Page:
Last week I was heading up to the North East for a few days and decided to pop over the border to visit Edinburgh. It has got to be one of my most favourite cities, certainly in the UK, so I was really happy to be back there. On top of that, the weather was gorgeous and it ended up being quite warm.
This is going to be the first in a series of Edinburgh blog posts – I hope you enjoy them!
Edinburgh International Book Festival
My first stop was at Edinburgh International Book Festival (EIBF) just to take a look around. I was there quite early so not much going on but there were plenty of places to get coffee and just sit and enjoy the sunshine. The heart of the festival was in Charlotte Square around the Albert Memorial so it was really picturesque.
I only had one talk booked for the afternoon so I decided to make a start on my bookshop crawl but returned later in the day to see a talk by Alison Weir about Jane Seymour. I was looking forward to the talk but Weir blew me away. She did some readings from her latest book and I was totally enthralled. If she had narrated the audiobook I can guarantee you I would’ve listened to it (alas, she did not).
Time for the bookshops.
Bookshop Crawl Plan
I identified seven bookshops I wanted to visit but sadly only managed to get to five. Edinburgh was incredibly busy on the day I was there and I was relying on getting to each place on foot.
My list consisted of:
- Golden Hare Books
McNaughtan’s Bookshop (and Typewronger) The Edinburgh Bookshop
- Armchair Books
- Edinburgh Books
- Waterstones Edinburgh
So as you can see from this list I didn’t get to McNaughtan’s or The Edinburgh Bookshop. I am so, so gutted that I didn’t leave enough time to get to McNaughtan’s and Typewronger (they are on the same premises) as they were in my top three places to visit. I’ll be back in the North East later in the year so I’m planning another trip to make up for it.
On to the bookshops themselves; I visited the shops on the geographical location not on order of preference. In hindsight this was a bit of an error as it was how I missed McNaughtan’s, but I still had an amazing time.
#1 – Waterstones Edinburgh (West End)
My first stop was Waterstones Edinburgh – West End. It’s a lovely Waterstones over four floors with a huge selection of books. I was particularly impressed by its selection of Graphic Novels and it has a fabulous children’s section.
I have to confess to have spent quite a chunk of time in this bookshop and didn’t manage to get around all the floors.
You can find out more about Waterstones Edinburgh – West End here.
#2 – Golden Hare Books
Next up was Golden Hare Books. I had no intention of leaving Edinburgh without visiting this stunning bookshop. It’s an independent bookshop in the Stockbridge area of Edinburgh. I had a wonderful experience, so much so that I am going to do an entirely separate blog post on this shop. Watch this space!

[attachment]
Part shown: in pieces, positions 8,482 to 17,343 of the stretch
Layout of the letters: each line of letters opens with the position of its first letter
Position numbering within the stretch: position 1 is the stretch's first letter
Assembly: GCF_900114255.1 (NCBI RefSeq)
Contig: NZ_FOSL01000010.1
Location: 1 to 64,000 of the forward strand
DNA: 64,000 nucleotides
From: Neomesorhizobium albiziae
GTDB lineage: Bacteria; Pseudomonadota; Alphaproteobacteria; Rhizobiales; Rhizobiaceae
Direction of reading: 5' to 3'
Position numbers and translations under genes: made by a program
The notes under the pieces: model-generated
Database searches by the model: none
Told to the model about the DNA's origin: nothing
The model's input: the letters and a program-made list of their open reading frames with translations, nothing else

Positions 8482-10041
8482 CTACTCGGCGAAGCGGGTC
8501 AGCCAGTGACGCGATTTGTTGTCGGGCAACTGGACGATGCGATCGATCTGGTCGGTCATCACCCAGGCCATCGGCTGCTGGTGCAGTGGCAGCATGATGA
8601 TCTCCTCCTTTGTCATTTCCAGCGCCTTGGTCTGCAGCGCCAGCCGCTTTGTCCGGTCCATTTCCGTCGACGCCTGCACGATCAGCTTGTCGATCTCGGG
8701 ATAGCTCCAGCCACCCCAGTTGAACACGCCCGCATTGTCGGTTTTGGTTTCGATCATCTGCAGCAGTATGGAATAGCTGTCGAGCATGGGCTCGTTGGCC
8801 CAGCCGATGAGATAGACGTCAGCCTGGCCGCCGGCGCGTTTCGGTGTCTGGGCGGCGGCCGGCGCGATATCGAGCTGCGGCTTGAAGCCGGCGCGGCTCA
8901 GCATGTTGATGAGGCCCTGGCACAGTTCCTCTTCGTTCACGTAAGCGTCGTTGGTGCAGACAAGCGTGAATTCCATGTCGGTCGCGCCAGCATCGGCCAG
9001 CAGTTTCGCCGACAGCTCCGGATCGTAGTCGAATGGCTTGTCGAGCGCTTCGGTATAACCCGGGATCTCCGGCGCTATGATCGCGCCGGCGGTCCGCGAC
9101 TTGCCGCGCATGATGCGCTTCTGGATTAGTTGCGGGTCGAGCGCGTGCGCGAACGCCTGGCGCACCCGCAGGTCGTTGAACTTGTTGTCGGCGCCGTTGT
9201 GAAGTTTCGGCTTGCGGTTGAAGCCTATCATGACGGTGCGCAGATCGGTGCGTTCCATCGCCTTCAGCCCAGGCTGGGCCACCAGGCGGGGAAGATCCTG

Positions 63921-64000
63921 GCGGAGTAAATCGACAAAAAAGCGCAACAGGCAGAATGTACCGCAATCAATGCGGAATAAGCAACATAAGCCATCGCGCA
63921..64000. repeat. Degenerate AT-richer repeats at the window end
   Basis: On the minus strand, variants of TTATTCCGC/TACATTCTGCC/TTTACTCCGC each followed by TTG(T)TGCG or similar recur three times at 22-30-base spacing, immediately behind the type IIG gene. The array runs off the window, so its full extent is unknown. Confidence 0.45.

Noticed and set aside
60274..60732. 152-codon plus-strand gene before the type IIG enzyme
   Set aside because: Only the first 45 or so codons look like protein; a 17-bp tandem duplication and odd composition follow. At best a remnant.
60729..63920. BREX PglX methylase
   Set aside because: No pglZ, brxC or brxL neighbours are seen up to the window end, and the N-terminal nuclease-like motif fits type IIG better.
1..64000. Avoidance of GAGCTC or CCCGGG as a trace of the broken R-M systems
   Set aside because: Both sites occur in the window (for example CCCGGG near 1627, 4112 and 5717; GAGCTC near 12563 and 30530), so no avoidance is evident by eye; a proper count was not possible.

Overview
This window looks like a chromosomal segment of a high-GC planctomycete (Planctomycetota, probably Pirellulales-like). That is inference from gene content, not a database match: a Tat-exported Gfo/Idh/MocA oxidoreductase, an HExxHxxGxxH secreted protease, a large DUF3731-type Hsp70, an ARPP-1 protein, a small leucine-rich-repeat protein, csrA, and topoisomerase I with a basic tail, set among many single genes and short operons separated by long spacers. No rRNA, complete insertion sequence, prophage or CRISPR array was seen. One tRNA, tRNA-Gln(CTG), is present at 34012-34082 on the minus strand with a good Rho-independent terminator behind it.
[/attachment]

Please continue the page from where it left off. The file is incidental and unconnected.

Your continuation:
In the interim, you can find out more about Golden Hare Books here.
#3 – Edinburgh Books
After my visit to Golden Hare Books I headed back over towards Grassmarket and stopped in at Edinburgh Books, a large secondhand bookshop. I have to be honest and say my visit to this shop was very brief – it was chaotic and I just wasn’t in the mood for digging through random piles of dusty books. If you’re into that type of thing I highly recommend it.
Find out more about Edinburgh Books here.
#4 – Armchair Books
I walked just a few yards down the road to Armchair Books. I unfortunately did not get my own photo of this shop (it wasn’t safe to do so) so I can’t take credit for this image. This is a wonderful secondhand bookshop and I really had to resist not coming away with an armful of books. There is an excellent range of genres and also a good place to get both antique books and newer paperbacks in excellent condition.
The Armchair Books website is here.
#5 – Lighthouse
Stock: New books
Last but by no means least, I stopped in Lighthouse Bookshop. It’s another indie much like Golden Hare Books and sells new books in a wide range of genres including a lovely children’s section. The standout part for me in Lighthouse is the range of non-fiction books, particularly those exploring politics and economics. If you’re interested in books of this genre I am sure you will not be disappointed by Lighthouse’s selection.
The Lighthouse Bookshop website can be found here.
Time to head home
In the end, I ran out of time and had to make my way home. I made six purchases in total during my book crawl which I’ll be featuring very soon in a separate blog post.
I had an amazing time but if were to do this again I would allow two days to get around everywhere and make it more of a relaxing visit.
Let me know in the comments below if you’ve visited any of these bookshops or the EIBF, or if not, let me know which would be at the top of your list to visit!